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Daniel Johnson: I thought we’d start with Philip’s striking thesis in Terror and Consent that everything we thought we knew about terrorism and how to deal with it is obsolete and we must start again. It’s a very radical view. Why do you think that?

Philip Bobbitt: Terrorism is the name of an epiphenomenon, a symptom of the state. Different constitutional cultures and orders produce different forms of terrorism. Perhaps the most vulnerability-making quality of our constitutional culture is our refusal to realise that it and the kind of terrorism it produces are undergoing a fundamental change. So we bring the habits of mind of a century of success against terrorism and they are just as inappropriate as those of the French knights who walked onward to Agincourt.

DJ: Michael, what do you think of that? Can the British claim to have learnt something with their long struggle with the IRA?

Michael Gove: Well, one of the things that’s great about Philip’s thesis is that it’s direct and provocative and it forces us to reassess all the assumptions that we have. There’s one aspect of Philip’s analysis with which I completely agree. As states evolve, as technology changes, as states and their citizens change their attitudes towards each other, so terrorist organisations have evolved as well. Not just in reaction to how states act and how states enrage them, but because they too have become more technologically sophisticated. Philip very effectively points out that just as with the modern market state, the development of the traditional nation state is a decentralised, outsourced political structure. So al-Qaeda is a decentralised network organisation that outsources much of its activity. And in that respect I completely agree with Philip’s analysis and I think it’s provocative and useful.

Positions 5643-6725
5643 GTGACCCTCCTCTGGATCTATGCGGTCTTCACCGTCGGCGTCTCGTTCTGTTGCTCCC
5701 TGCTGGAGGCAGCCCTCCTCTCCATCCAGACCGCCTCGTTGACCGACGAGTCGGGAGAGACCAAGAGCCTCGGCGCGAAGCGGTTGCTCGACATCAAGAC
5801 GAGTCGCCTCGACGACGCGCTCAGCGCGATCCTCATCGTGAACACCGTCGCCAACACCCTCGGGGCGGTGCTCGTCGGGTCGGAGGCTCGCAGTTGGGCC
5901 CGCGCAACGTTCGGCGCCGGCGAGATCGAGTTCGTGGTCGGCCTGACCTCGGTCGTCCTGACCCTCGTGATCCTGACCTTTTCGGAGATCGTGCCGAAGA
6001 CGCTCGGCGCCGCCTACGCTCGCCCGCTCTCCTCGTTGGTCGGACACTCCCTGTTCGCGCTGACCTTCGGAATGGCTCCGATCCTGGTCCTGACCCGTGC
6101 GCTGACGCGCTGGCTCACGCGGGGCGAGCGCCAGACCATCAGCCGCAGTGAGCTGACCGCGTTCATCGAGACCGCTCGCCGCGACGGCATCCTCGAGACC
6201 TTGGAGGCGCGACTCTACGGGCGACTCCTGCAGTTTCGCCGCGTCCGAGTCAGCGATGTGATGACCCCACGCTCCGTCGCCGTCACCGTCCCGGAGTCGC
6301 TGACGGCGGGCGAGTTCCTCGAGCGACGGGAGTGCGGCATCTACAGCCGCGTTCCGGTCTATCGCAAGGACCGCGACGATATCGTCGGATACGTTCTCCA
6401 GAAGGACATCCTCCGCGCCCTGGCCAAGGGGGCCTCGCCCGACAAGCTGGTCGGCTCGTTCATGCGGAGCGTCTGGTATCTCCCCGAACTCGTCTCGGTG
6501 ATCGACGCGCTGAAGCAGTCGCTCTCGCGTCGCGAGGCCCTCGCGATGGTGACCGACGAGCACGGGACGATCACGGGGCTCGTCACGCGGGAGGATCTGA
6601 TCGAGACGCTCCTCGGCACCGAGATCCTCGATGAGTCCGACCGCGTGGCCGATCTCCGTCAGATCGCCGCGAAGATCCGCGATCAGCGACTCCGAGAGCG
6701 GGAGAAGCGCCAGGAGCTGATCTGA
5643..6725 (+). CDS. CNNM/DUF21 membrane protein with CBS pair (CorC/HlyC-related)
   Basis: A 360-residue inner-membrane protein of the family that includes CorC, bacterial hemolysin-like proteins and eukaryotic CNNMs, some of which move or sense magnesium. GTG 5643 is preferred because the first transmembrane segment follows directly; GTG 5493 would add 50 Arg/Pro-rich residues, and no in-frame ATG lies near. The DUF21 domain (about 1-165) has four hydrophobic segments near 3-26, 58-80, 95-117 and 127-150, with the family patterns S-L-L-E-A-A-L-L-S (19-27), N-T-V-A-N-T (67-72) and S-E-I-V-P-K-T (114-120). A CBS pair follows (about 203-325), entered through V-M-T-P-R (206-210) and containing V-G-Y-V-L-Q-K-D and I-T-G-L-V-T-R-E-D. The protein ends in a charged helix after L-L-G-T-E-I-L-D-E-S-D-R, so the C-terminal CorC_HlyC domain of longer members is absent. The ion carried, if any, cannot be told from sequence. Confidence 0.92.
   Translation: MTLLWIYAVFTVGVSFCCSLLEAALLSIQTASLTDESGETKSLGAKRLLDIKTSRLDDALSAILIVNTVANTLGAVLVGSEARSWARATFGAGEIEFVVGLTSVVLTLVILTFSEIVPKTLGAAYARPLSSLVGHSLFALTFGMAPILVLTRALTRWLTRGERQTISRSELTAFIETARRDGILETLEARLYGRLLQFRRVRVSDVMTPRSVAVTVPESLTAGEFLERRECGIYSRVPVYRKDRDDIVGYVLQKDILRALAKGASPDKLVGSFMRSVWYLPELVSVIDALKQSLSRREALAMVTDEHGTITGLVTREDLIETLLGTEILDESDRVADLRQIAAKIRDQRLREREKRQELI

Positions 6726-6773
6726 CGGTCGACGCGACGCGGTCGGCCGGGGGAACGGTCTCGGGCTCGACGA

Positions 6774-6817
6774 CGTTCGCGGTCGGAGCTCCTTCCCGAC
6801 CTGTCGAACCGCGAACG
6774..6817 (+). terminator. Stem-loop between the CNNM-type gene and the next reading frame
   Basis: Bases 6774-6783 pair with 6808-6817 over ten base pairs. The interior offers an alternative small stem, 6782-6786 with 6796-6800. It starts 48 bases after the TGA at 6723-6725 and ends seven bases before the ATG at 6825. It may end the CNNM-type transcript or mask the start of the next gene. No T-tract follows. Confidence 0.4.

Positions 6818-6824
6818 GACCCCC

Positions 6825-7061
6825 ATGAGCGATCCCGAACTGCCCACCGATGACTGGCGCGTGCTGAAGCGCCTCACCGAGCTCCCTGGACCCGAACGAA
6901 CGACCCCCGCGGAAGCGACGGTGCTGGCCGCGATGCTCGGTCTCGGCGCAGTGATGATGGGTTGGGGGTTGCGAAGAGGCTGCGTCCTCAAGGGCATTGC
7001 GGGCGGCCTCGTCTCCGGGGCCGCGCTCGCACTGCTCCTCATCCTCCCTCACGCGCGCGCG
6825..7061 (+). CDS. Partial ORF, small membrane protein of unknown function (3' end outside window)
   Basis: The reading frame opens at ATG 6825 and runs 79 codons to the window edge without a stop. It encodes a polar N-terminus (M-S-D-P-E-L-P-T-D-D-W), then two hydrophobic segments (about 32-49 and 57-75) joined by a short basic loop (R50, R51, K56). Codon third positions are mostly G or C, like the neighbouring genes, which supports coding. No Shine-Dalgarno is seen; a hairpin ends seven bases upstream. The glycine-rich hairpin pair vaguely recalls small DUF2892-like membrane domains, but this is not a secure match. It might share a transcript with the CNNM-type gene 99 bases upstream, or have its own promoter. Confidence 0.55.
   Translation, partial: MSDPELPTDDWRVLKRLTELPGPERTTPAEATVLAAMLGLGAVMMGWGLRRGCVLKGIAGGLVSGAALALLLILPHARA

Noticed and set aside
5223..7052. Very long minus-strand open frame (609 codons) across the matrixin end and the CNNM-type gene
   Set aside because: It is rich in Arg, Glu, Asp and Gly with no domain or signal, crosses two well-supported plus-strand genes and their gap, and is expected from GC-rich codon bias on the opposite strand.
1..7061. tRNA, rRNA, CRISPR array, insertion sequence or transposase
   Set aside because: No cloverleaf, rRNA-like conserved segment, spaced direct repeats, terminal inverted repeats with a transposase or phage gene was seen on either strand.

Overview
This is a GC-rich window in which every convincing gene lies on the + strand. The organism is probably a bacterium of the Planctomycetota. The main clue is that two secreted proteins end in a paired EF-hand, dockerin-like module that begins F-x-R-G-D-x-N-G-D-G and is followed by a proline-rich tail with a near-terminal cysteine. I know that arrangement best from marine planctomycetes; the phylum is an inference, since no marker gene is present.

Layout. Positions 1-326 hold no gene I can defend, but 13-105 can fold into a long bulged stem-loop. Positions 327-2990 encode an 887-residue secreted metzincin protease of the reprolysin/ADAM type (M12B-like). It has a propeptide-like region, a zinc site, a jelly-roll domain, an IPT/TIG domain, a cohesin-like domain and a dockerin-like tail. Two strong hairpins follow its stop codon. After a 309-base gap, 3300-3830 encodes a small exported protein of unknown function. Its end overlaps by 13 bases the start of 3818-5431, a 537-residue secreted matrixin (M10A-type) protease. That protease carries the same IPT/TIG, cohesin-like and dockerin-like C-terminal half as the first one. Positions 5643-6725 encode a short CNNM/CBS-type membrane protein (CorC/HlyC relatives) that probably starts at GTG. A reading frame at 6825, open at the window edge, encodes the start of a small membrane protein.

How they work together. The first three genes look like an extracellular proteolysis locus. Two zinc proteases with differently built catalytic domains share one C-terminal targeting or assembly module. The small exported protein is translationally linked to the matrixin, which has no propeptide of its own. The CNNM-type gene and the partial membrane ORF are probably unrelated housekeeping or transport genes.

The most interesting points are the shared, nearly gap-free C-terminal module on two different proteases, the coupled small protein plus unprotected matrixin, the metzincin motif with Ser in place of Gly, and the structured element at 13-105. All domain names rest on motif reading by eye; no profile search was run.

The area where I think I depart, or would certainly place the emphasis slightly differently, is on the lessons that we can learn from history. Philip’s book is stuffed full of historical examples and all the more enjoyable a read for it. But I do think that one of the things we can crucially do is analyse the specific threat that we face from al-Qaeda and Islamist terrorism with reference to recent terrorist campaigns and also with reference to recent ideologies. I think that you can see Islamism as a sibling ideology to Fascism and Communism. It’s another type of totalitarianism, there are as many similarities as there are differences. And I also think that we can learn from some of the mistakes that the West has made in dealing with recent terrorist atrocities as well as learning from some of the alleged successes.

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